Photo by Matthew Imaging
by Linda A. Rapka
The Hollywood Bowl Orchestra performs under the baton of Homer Simpson (aka Principal Conductor Thomas Wilkins). Photo by Matthew Imaging
Springfield descended upon the Hollywood Bowl last month during an unprecedented three-day concert extravaganza celebrating the music of “The Simpsons.”
Preceding the show’s milestone 26th season, “The Simpsons Take the Bowl” premiered Friday, Sept. 12, and continued through the warm summer weekend. Guests filtering into the venue were greeted by “Simpsons” visuals throughout: ribbons of giant pink donuts cascading overhead; a jumbo blowup of Blinky, Springfield’s infamous three-eyed nuclear fish; the Duff Beer blimp (in balloon form) hovering over the amphitheater; and of course, “Simpsons” characters in full costume, greeting and taking pictures with excited guests of all ages. Continue reading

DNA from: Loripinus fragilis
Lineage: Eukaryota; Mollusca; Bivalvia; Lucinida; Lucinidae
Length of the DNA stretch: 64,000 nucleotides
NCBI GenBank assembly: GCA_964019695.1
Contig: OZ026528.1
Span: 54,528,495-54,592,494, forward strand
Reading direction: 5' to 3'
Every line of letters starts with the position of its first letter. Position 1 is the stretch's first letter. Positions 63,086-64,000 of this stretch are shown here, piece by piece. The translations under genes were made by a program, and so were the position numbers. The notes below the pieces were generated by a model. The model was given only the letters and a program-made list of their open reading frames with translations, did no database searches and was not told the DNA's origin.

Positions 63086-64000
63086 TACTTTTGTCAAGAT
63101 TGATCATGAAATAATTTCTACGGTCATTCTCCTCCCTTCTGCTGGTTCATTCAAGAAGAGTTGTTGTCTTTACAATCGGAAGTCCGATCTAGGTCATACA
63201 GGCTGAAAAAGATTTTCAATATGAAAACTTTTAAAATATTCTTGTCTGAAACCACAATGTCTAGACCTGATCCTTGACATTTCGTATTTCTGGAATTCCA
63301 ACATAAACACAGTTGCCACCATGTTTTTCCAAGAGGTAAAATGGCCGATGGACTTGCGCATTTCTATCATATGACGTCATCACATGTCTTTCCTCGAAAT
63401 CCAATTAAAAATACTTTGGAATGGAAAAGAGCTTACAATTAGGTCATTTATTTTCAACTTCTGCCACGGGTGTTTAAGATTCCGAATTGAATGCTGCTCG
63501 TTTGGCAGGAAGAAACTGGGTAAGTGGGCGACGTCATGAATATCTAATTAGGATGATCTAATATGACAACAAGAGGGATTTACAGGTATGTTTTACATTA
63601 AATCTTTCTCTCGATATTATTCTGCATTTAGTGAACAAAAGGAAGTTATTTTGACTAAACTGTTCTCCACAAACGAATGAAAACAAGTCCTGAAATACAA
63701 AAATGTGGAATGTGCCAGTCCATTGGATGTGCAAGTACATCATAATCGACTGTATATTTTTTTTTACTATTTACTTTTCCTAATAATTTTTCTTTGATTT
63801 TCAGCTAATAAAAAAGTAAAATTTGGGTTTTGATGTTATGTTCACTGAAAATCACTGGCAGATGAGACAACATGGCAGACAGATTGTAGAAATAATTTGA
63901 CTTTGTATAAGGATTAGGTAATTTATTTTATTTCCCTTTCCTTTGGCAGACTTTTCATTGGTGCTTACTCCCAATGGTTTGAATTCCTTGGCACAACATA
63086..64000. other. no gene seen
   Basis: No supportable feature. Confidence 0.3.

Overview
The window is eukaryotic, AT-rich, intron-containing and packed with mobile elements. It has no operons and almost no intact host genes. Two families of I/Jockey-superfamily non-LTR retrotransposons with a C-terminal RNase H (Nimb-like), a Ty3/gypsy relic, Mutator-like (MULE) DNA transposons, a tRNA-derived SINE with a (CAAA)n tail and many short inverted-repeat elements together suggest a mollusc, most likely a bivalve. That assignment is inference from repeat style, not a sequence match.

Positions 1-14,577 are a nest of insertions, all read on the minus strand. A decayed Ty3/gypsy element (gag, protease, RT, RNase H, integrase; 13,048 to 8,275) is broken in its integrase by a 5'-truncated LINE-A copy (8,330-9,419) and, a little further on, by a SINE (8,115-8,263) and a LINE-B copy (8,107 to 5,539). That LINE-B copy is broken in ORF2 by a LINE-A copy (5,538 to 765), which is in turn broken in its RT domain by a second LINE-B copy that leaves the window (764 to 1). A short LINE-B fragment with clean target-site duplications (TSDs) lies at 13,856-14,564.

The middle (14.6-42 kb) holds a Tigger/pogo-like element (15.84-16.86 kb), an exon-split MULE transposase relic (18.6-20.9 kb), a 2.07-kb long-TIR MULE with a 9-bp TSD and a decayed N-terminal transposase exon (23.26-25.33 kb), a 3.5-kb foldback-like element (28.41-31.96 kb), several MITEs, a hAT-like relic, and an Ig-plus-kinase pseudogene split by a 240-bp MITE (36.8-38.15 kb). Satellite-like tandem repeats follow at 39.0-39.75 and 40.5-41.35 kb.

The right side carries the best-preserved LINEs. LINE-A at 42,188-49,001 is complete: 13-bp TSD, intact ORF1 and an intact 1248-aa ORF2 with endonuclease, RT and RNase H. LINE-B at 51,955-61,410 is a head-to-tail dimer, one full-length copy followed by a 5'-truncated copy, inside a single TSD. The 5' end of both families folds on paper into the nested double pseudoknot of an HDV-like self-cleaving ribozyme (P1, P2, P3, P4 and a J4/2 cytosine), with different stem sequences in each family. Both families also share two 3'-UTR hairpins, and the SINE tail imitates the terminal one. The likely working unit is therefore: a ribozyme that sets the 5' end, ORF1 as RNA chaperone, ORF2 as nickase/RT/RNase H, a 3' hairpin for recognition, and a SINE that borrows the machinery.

Clausen reflects on 25 years making music for TV’s favorite dysfunctional cartoon family
When “The Simpsons” first aired in 1989, no one expected it to become the longest-running situation comedy ever on TV — especially not composer Alf Clausen, who almost didn’t take the job. Clausen, who this year celebrates 25 years with the show, was initially more interested in composing for dramas and repeatedly turned down requests from Fox producers and show creator Matt Groening to compose for the show. After much cajoling, he signed on with “The Simpsons,” starting off with “Treehouse of Horror,” the third episode of season two, in 1990. He’s been with the yellow-skinned dysfunctional family ever since, and to date has scored 534 of the 550 episodes, receiving two Emmy awards and 21 additional nominations for his work on the show along the way. Clausen speaks here with Linda A. Rapka about spending the past quarter century with “The Simpsons.”
Your “Simpsons” music was just performed the TV Academy’s Score! concert. What was it like to hear it live?
“I thought it was great, it was so inspirational. I know the crowd really enjoyed it too. The orchestra played it beautifully.”
I love that you chose “Stonecutters Song” from “Homer the Great” – a personal favorite of mine. Whose idea was it to change the lyric from “Who makes Steve Guttenberg a star” to “Kim Kardashian”?
“And ‘Oscar’ to ‘Emmy.’ That was producer Mark Watters’ doing. It was really funny.” Continue reading